Rachel Goldshmitt, Rachel Brooks, Rachel Ravid. Who is Rachel, exactly? Knowing she is a Mossad operative involved in a dangerous undercover assignment only begins to answer the question.  Cover_TheEnglishTeacher

In this dark, interior tale, identity is scrutinized from several angles: identity hidden, identity adopted, identity lost. How does an operative playing out her cover story hold on to who she really is underneath? What does she have to sacrifice to be effective? And is she, herself, the sacrifice?

The English Teacher begins with the disappearance of this seasoned and exceptionally successful operative. Her former mentor and handler, Ehud, along with another senior Mossad operative, is assigned to determine what happened to her.

While Ehud cares deeply about this woman, whom he has known and secretly loved for a long time, it is not caring alone that motivates him. A stray agent is a danger to the Mossad and to Israeli security. She knows too much. How could this person, who as a young woman immigrated to Israel and whose Zionist passion made her a fairly easy recruit, simply disappear?

Much of the novel follows the investigation conducted by Ehud and his associate, Joe. Their dialogue is a rich blend of their personal and professional lives. For Ehud, his future is at stake. While the two men have a high degree of trust and shared understanding of the spy business, there is a game going on in which Joe has the upper hand.

Yiftach Reicher Atir

Yiftach Reicher Atir

Another dimension of the novel follows Ehud’s interior life at various times in his life and in his relationship with Rachel. And yet another segment, by far the most provocative, though dependent on insights afforded by the other characters, follows Rachel: her challenges, her loneliness, her search for a way of holding on to a centered self among the variable selves she dons for her country.

Rachel, whose cover is as a Canadian citizen raised in England, enters an Arab city (probably left unidentified due to Israeli censorship) and finds work at a school specializing in teaching English. She had already developed this skill while living in the Israeli town of Rehovot.

Breaking every rule, but perhaps still with a spy’s intent, she allows herself an affair with an Arab man named Rashid. In his company, she can visit places at which she might otherwise seem out of place. . . . .

To see the entire review in its original appearance, click here: The English Teacher | Washington Independent Review of Books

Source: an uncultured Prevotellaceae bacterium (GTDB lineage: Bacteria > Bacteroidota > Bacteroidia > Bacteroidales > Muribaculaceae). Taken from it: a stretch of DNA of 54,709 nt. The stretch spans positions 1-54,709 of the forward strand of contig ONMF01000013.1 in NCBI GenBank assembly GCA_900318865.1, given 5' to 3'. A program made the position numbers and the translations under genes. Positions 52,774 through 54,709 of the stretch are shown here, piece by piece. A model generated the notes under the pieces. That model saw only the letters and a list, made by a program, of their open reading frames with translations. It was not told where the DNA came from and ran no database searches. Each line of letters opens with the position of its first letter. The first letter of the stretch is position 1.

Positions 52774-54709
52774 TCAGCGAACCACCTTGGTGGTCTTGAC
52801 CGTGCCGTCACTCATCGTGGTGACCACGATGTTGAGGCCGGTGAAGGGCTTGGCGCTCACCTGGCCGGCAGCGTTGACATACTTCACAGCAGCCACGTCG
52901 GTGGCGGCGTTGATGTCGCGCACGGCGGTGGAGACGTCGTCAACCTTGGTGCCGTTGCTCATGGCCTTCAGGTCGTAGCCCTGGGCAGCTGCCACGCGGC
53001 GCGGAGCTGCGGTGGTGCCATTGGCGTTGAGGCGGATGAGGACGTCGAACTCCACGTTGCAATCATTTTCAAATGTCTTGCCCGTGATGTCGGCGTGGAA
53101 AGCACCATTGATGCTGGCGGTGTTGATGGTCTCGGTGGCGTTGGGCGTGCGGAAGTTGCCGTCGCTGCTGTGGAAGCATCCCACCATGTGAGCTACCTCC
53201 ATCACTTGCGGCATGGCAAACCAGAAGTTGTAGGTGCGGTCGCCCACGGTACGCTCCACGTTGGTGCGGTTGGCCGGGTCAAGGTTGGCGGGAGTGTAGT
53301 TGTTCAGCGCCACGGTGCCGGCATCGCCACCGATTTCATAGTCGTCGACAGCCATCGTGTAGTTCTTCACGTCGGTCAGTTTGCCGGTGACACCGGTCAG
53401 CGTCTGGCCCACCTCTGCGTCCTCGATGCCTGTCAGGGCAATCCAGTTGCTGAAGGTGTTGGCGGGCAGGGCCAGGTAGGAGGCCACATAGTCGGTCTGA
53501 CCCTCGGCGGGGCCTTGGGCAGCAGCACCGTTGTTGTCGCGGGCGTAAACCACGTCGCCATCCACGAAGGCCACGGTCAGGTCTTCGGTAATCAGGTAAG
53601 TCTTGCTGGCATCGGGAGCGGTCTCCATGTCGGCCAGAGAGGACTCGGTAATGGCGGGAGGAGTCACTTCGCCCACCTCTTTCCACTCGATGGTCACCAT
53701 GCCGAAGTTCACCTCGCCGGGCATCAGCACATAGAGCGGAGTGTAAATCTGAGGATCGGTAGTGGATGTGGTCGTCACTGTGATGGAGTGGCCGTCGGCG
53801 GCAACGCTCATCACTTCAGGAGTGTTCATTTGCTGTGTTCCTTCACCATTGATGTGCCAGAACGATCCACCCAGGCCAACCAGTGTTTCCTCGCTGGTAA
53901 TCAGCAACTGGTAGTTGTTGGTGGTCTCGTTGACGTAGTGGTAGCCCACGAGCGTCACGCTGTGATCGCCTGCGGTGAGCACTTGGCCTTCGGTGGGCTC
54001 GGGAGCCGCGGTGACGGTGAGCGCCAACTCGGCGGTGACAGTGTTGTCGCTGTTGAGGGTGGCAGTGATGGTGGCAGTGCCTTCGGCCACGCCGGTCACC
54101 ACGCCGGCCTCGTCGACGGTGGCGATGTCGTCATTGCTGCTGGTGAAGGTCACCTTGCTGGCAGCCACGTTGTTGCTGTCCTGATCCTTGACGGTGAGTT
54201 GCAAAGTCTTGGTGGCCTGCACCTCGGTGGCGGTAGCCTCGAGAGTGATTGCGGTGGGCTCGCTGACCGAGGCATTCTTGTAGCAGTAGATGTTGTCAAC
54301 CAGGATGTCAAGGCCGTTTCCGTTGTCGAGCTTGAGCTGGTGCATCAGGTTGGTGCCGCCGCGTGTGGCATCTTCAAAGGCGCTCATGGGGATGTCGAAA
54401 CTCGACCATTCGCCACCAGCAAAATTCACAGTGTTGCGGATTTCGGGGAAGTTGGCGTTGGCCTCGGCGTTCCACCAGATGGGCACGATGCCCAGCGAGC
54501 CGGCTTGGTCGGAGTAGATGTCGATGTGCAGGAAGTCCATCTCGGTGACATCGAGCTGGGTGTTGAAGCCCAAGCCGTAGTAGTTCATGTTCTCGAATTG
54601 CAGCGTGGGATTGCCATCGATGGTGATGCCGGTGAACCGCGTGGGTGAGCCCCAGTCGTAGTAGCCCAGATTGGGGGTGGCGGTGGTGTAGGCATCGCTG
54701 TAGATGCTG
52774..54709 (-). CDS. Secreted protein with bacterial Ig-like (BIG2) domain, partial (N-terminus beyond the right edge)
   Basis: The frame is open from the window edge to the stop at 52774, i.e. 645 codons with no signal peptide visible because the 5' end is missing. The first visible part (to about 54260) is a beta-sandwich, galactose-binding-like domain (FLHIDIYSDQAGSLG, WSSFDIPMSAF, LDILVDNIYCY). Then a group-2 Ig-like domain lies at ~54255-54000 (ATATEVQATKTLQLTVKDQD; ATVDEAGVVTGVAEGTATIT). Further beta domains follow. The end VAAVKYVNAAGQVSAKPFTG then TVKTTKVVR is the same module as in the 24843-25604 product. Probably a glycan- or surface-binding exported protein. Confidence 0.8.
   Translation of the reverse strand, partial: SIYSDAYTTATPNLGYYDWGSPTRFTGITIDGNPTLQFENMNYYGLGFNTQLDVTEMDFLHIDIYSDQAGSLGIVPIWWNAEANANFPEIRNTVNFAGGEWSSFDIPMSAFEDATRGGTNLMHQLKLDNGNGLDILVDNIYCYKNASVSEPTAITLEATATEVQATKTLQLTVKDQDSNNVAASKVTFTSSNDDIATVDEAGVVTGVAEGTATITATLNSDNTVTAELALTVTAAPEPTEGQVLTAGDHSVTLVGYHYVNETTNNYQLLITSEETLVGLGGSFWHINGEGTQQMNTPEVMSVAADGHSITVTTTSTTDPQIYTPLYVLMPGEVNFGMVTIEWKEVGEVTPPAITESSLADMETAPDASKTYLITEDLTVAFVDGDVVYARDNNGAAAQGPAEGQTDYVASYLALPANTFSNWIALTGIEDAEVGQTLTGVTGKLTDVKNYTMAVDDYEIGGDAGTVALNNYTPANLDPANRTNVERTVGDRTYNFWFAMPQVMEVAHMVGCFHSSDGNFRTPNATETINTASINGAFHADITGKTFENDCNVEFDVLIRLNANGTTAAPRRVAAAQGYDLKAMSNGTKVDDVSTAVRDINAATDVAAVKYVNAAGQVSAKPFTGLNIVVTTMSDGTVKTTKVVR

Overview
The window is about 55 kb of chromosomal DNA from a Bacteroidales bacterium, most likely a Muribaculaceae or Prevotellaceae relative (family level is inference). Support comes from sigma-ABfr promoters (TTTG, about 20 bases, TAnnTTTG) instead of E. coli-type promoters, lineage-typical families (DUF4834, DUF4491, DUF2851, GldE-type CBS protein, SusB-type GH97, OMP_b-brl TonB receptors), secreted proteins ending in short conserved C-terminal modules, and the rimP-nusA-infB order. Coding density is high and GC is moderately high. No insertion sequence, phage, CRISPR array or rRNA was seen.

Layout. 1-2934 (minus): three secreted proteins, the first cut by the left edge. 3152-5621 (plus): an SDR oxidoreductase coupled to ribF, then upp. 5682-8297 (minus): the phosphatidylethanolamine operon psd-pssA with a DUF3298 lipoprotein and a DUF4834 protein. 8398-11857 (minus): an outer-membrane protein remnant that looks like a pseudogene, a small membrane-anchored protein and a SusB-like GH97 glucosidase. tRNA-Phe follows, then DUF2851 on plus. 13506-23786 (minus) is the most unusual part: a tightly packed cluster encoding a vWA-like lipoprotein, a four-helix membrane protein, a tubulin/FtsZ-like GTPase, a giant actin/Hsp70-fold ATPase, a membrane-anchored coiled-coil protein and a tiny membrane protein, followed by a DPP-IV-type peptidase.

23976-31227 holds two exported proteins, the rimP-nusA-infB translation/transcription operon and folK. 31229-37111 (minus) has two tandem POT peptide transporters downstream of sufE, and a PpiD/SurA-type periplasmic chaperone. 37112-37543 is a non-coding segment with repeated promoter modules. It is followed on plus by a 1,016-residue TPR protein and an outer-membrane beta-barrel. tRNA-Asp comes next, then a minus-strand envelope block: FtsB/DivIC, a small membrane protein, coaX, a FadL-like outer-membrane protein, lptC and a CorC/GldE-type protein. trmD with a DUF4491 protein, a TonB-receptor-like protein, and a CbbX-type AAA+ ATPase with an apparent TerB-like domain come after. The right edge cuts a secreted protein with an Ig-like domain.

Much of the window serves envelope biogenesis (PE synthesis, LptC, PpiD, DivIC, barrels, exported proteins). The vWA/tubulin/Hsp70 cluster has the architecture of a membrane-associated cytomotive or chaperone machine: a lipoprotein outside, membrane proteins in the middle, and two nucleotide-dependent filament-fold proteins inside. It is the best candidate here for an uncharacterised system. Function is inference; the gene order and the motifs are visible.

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Novel blends popular genres to please wide range of readers

The Hadron Escape, by Lawrence De Maria. St. Austin’s Press. 203 pages (estimated). Kindle edition $2.99.

Billed as a “Cole Sudden CIA Thriller,” this latest offering from the indefatigable Mr. De Maria mixes a dollop of imaginary WWII history, present day secret agent intrigue, and a twist on a familiar sci-fi “what if” into an exciting and spirited entertainment. Both fun and funny, “The Hadron Escape” features sex-addicted women who are (with one grotesque exception) amazingly gorgeous and a skilled, wise-cracking operative whose cover is being a writer of thriller novels. HADRON(August2014)

In 1945, mad German scientist Erik Zyster tells SS Colonel Boltke he has discovered the corpse of a nonhuman being. Boltke’s mindset misunderstands “nonhuman” for Jew, but that is not the depraved doctor’s point. He explains, “He had no penis. No testicles no genitals at all.” While Boltke passes this off as a birth defect or sexual aberration, Zyster reveals that the internal organs are unusually sized and positioned.

Jump to 1967. Colonel Boltke has long ago transformed himself into Walter Bannion. Mr. De Maria places him in a small Vermont town near the Canadian border. He had escaped from Europe to Argentina and lived there as Walter Bruschi for many years. When the Israelis captured Adolph Eichman, Boltke planned and executed his next transformation, establishing himself as Bannion in early 1962.

Soon after a minor skiing accident, Boltke/Bannion is surprised by a visit from Dr. Zyster. Zyster tells of his escape from the laboratory he headed, his disguise as a Jewish survivor, and his life since. Then he tells “Bannion” about recent stories describing alien corpses with characteristics just like those he had shown the colonel two decades ago. He also conjectures that aliens where spying on U. S research near Roswell, New Mexico.